This strikes me as a particularly weak argument. After all, as Justice Oliver Wendell Holmes famously asserted in The Path of the Law, “[i]t is revolting to have no better reason for a rule of law than that so it was laid down in the time of Henry IV”.

Luis Chiesa

No Standing to Object to Foie Gras

foiegras_forcing-367x512New York is the foie gras capital of the United States.  Several years ago, the Humane Society, among several other complainants, asked the Commissioner of Agriculture to declare foie gras an adulterated food product.  The underlying rationale was that force-feeding ducks causes them to become diseased, as evidenced by their engorged livers.  Those engorged livers would therefore become an adulterated food product under New York Agriculture & Markets Law and thus should be removed from the market. The Commissioner declined to issue such a ruling and so the groups sued.

To my mind, the plaintiffs present a creative and compelling argument.  Unfortunately, it never got a hearing.  An appeals court recently upheld the lower court’s dismissal of In the Matter of the Humane Society of the United States v. Brennan for lack of standing.  According to the court, plaintiffs could not show that their alleged injury differed from any injury that might have been suffered by the public at large.  In legal parlance, they could not claim a “particularized injury” and thus lacked standing to sue.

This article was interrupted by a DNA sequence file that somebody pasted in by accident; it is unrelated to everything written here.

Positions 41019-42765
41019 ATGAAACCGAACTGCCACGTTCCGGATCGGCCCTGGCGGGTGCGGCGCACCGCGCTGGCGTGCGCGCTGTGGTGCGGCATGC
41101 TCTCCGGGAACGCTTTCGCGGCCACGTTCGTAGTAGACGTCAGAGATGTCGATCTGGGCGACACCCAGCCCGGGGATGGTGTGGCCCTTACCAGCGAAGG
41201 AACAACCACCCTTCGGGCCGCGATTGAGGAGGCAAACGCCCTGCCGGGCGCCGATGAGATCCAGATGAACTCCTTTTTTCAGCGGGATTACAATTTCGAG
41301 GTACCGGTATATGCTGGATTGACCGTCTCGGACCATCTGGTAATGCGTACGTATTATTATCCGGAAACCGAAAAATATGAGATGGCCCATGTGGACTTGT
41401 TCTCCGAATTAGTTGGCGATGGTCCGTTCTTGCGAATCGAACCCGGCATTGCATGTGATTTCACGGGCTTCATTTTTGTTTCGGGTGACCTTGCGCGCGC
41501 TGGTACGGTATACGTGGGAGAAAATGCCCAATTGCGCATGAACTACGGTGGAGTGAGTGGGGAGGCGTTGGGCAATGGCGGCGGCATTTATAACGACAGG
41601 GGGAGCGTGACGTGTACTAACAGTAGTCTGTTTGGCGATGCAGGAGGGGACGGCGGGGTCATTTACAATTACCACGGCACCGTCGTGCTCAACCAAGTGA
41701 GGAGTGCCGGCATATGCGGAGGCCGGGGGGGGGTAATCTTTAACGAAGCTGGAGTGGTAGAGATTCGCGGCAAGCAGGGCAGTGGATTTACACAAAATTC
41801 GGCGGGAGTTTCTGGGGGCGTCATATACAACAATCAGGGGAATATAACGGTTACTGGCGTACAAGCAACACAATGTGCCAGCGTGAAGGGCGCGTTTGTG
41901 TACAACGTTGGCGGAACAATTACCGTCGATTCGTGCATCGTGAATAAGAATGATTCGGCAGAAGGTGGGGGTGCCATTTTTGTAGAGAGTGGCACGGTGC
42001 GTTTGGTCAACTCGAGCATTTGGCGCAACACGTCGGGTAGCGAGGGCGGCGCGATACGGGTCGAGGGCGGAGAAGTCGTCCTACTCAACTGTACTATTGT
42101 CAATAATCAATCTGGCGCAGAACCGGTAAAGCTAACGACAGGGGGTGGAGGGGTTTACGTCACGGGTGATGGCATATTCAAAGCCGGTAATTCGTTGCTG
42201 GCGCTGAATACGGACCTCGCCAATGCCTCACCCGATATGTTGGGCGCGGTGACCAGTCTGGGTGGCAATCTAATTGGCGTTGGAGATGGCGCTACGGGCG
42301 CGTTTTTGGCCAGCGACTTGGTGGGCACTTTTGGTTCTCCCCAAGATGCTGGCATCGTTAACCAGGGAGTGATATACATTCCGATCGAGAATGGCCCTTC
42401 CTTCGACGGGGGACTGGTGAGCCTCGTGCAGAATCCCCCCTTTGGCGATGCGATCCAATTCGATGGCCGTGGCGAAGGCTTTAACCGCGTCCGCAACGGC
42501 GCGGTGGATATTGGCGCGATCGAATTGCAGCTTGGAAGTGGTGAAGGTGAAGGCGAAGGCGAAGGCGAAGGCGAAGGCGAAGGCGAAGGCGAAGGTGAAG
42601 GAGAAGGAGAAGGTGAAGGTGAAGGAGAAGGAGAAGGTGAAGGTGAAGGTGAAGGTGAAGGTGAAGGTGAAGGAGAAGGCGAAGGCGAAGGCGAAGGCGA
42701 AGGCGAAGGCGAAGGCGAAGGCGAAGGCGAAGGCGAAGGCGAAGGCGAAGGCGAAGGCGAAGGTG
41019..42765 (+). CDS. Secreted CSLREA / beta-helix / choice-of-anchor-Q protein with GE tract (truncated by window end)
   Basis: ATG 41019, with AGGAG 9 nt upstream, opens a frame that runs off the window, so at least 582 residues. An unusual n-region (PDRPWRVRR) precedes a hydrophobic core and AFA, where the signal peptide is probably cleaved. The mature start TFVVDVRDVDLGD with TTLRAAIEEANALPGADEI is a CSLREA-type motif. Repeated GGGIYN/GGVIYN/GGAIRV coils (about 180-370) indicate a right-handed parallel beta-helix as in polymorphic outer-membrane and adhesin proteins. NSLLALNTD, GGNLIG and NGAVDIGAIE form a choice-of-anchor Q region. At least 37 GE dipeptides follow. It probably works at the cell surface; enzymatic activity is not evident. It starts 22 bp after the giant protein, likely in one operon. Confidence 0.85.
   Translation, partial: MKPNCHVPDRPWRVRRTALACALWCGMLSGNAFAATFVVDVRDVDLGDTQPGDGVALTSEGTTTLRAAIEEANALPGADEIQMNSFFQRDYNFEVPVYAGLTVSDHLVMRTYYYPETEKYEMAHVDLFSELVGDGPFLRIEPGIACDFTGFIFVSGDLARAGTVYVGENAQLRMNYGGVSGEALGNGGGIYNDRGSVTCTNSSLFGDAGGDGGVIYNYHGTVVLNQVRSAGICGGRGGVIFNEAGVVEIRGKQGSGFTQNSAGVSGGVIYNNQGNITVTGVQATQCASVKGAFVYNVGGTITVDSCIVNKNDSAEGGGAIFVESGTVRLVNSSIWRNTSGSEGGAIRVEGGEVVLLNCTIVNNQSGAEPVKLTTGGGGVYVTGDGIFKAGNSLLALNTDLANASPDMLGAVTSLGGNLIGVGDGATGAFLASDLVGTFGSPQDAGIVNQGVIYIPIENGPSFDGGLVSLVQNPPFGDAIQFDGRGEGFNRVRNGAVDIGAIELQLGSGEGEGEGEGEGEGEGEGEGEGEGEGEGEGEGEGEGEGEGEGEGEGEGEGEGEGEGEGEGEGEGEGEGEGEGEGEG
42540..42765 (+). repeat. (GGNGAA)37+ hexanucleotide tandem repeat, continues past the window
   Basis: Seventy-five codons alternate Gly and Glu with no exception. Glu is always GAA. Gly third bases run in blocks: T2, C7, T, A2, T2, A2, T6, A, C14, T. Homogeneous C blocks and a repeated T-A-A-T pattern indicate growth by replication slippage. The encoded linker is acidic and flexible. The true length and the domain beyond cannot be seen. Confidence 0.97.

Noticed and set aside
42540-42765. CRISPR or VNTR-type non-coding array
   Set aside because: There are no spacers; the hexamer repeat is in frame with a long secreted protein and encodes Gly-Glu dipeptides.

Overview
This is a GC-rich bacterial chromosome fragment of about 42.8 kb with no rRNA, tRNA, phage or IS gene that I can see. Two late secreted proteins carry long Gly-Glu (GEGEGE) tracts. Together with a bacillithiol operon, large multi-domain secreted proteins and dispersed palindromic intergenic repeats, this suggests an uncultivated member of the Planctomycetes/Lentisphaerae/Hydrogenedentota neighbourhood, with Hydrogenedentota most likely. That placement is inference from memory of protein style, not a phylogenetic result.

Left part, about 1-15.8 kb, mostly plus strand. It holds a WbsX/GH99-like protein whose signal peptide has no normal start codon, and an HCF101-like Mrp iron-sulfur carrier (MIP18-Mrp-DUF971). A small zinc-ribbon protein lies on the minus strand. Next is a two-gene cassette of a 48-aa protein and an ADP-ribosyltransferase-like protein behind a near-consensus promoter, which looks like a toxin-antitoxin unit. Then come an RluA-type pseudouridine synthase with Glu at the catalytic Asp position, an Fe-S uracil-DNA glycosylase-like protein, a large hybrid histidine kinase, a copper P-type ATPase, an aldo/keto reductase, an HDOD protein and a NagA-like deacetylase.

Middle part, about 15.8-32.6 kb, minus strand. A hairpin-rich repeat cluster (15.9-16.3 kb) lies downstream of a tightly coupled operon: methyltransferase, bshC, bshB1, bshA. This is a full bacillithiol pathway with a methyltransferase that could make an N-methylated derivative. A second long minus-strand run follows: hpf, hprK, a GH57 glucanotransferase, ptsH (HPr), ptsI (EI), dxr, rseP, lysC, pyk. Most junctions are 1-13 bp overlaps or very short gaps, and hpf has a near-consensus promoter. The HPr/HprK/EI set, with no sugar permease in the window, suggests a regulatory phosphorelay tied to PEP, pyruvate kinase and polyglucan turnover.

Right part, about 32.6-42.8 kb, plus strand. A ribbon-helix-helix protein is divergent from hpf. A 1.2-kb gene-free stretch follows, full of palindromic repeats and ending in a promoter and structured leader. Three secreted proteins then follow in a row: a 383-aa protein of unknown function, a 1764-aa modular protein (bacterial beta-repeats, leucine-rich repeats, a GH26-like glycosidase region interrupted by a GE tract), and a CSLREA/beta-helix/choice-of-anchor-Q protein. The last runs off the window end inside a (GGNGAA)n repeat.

I have written elsewhere about the inanity of the injury prong of the federal standing doctrine, which NY law mirrors.  This case reflects much of what I believe ails the doctrine.  Putting aside the specific issue of foie gras, it would seem that in order for a person to sue to remove a potentially dangerous food product from the market, she must first fall ill because of it.  Since the statute’s goal is to prevent sickness and protect public health, this seems counter-intutitive.

One may not agree that engorged duck livers indicate diseased ducks, but the merits of the case deserve a hearing.  The plaintiffs are considering appealing to the NY Court of Appeals.  Here’s hoping for a different result.

–David Cassuto

UPDATE: See here for a review of The Foie Gras Wars: How a 5,000-Year-Old Delicacy Inspired the World’s Fiercest Food Fight by Mark Caro, a reporter for the Chicago Tribune.  The book quotes Dr. Ian Duncan, consultant to the Canadian government and author of many of Canada’s poultry regulations, who states: “[f]orce feeding quickly results in birds that are obese and in a pathological state, called hepatic lipidosis or fatty liver disease. There is no doubt, that in this pathological state, the birds will feel very ill.”



Duck Liver, Bob Herbert and the Plight of the American Worker

Zoe Weil does a fine job taking Bob Herbert to task for his cavalier dismissal of the plight of the ducks at an upstate NY foie gras facility.  Herbert concerns himself with the exploitation of the workers at the facility — which is all to the good.  But he gratuitously dismisses the gruesome existence of the ducks imprisoned there — ignoring the obvious connection between cruelty to the workers and cruelty to the animals they work on.

–David Cassuto